THESSALONIKI, Greece -- Greece's two top law enforcement officials warned police Tuesday they must not let their guard down during the Olympics despite the lack of a clear terrorist threat so far.
Public Order Minister Giorgos Voulgarakis addressed 1,500 police officers assigned to help secure the northern port of Thessaloniki during the Aug. 13-29 games.
"Greece is not in the cross hairs of any big or small terrorist organization. Its profile is such that we have not seen it attract the attention of international terrorism," Voulgarakis said.
Greek police chief Fotis Nassiakos added that "no service, secret or otherwise, has any information about a terrorist attack during the Olympic Games." But, Voulgarakis added, "We are obliged to work on the basis of the greatest possible threat."
Bombings damaged an Athens police station May 5, causing minor damage and no injuries. The Greek group Revolutionary Struggle claimed responsibility, but authorities say local extremists pose no serious security threat for the Olympics.
Voulgarakis and an Olympic security team were touring key police operations around the country.
In Thessaloniki, security forces plan to use about 4,000 officers to safeguard the five Olympic soccer facilities and hotel complex where athletes will stay. The venues include the main soccer stadium and four training sites. First-round soccer matches in Thessaloniki begin Aug. 11, two days before the opening ceremony.
Greece is spending a record $1.2 billion on security and has enlisted the help of NATO and a seven-nation advisory group led by the United States and Britain.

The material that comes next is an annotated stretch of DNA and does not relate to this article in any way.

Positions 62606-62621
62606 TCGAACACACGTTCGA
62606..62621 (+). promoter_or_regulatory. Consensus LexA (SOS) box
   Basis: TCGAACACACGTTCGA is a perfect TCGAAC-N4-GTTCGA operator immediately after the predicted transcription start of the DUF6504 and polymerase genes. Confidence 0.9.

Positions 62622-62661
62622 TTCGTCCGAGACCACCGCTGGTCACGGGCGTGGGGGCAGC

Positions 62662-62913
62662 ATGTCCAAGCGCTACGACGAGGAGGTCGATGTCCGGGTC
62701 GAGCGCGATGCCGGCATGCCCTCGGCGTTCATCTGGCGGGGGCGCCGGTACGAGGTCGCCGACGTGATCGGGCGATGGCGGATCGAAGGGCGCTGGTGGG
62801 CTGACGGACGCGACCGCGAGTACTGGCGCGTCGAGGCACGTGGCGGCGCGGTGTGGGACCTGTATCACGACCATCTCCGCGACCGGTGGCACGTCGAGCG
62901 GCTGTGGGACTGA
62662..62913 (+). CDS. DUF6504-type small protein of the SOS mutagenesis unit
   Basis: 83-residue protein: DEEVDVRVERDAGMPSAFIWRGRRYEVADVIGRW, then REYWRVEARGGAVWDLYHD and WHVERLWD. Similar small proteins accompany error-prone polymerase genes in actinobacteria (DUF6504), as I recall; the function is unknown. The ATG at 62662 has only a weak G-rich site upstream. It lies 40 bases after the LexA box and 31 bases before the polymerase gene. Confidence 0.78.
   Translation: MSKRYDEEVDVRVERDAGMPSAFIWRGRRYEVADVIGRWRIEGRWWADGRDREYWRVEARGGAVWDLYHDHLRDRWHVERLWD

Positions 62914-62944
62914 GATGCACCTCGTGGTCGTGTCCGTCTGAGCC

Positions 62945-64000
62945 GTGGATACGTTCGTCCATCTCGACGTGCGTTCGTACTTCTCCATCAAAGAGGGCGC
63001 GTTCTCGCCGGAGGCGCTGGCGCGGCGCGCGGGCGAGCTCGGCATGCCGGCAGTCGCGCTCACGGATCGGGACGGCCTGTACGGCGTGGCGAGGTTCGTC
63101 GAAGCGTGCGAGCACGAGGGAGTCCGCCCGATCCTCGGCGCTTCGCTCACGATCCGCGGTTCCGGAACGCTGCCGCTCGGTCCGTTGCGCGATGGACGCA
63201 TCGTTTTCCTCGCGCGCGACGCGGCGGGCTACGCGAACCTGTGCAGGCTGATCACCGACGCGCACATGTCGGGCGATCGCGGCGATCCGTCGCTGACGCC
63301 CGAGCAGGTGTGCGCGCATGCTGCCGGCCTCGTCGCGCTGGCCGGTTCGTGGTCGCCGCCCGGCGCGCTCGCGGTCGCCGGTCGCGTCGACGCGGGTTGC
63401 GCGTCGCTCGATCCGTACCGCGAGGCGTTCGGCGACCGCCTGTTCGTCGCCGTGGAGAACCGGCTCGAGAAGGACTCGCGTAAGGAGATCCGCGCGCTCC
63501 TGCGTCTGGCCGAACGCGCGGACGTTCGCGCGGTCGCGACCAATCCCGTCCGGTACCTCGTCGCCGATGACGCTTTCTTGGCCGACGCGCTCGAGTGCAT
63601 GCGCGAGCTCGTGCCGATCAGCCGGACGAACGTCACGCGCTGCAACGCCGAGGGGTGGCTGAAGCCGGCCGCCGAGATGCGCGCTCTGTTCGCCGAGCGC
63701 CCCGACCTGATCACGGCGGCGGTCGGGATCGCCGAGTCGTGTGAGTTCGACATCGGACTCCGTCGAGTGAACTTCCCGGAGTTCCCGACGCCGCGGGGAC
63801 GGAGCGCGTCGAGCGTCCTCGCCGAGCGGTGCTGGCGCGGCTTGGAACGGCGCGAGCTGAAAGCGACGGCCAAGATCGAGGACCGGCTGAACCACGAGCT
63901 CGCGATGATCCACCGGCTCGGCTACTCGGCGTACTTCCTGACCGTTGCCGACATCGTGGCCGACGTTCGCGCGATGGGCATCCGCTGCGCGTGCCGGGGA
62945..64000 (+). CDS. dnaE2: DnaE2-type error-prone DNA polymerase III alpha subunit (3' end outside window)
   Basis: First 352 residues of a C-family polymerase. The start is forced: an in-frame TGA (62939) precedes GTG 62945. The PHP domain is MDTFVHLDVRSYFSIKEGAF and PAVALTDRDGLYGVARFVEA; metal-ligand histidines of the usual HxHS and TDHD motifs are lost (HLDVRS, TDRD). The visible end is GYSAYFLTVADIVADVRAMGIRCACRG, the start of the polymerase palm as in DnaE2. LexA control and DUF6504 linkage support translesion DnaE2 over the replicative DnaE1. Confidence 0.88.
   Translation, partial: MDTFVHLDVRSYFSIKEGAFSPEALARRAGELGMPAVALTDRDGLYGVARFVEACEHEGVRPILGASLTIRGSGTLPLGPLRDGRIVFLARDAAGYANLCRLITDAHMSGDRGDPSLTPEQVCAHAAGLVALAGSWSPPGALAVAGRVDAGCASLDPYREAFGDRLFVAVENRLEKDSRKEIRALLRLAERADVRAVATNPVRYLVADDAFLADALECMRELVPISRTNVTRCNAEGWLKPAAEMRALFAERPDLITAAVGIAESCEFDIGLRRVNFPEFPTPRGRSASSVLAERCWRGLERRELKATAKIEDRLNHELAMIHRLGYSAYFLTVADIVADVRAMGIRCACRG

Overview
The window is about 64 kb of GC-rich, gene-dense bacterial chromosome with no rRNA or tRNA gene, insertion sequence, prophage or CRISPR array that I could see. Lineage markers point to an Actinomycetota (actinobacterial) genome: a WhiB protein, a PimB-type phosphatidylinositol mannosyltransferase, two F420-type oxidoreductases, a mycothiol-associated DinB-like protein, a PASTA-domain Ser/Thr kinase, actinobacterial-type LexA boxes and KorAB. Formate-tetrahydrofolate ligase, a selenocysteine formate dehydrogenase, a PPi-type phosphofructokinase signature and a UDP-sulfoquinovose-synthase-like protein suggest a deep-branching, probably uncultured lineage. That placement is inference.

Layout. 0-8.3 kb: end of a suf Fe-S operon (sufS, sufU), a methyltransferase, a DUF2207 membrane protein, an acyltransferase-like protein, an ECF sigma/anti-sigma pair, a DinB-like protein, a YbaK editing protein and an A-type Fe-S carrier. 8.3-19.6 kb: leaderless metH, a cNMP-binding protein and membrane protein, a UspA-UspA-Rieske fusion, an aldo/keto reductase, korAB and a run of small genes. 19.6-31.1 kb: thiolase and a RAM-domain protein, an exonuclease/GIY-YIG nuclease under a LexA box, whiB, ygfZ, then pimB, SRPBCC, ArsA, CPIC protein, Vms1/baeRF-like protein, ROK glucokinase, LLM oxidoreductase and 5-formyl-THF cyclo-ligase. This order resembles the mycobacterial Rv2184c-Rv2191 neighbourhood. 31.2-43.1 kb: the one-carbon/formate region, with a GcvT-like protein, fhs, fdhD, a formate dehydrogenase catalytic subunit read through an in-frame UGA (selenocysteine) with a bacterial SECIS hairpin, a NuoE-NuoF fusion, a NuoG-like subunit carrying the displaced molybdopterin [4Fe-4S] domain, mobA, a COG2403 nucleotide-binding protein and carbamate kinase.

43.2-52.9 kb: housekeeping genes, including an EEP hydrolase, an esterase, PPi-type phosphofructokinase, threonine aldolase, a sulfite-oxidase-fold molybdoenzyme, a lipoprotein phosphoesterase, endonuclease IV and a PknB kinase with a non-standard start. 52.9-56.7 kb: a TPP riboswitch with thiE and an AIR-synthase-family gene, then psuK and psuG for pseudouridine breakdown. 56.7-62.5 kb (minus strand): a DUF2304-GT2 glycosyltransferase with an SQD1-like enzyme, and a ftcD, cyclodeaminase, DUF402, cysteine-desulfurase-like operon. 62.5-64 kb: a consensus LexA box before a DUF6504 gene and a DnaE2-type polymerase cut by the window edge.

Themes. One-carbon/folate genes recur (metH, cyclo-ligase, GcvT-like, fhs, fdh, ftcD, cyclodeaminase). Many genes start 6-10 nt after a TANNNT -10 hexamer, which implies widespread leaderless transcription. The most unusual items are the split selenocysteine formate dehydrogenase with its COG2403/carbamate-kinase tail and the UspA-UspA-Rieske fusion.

"There is no country that has spent so much money for security," Voulgarakis said, adding critics would be able to find little fault with security preparations.
"Let them show us one measure we have not taken, one strategy we have not followed," he said.
His comments, however, came as an internal European Union report said Greece has one of the worst records among the 25 EU countries for enacting anti-terrorism measures that the body agreed to take after the attacks on Sept. 11, 2001.
Presented to interior ministers in Luxembourg Tuesday, the report cites Greece, Italy and Germany for failing to implement the European arrest warrant, which they were supposed to have been done last year. Two of the 10 countries that joined the EU last month, the Czech Republic and Malta, don't have the legislation in place yet, either.
The legislation is intended to make it easier to extradite suspected terrorists who flee across EU borders.
Voulgarakis and the security officials were also to visit the other three cities where soccer preliminaries will be held - Volos, Patras and Iraklion on the island of Crete.
The delegation also plans inspections along Greece's northern border and Aegean Sea islands, which are used as gateways by illegal immigrants trying to enter Greece.
According to the chief of Olympic planning, police Gen. Vassilis Constantinidis, security forces will take responsibility for 155 Olympic facilities around Greece on July 1.
Athens international airport also said Tuesday it planned to have more than 2,000 security personnel, including anti-terrorist forces, guarding the facility during the Olympics.
Airport officials said they were expecting 2 million passengers in August compared with 1.5 million during the same month last year.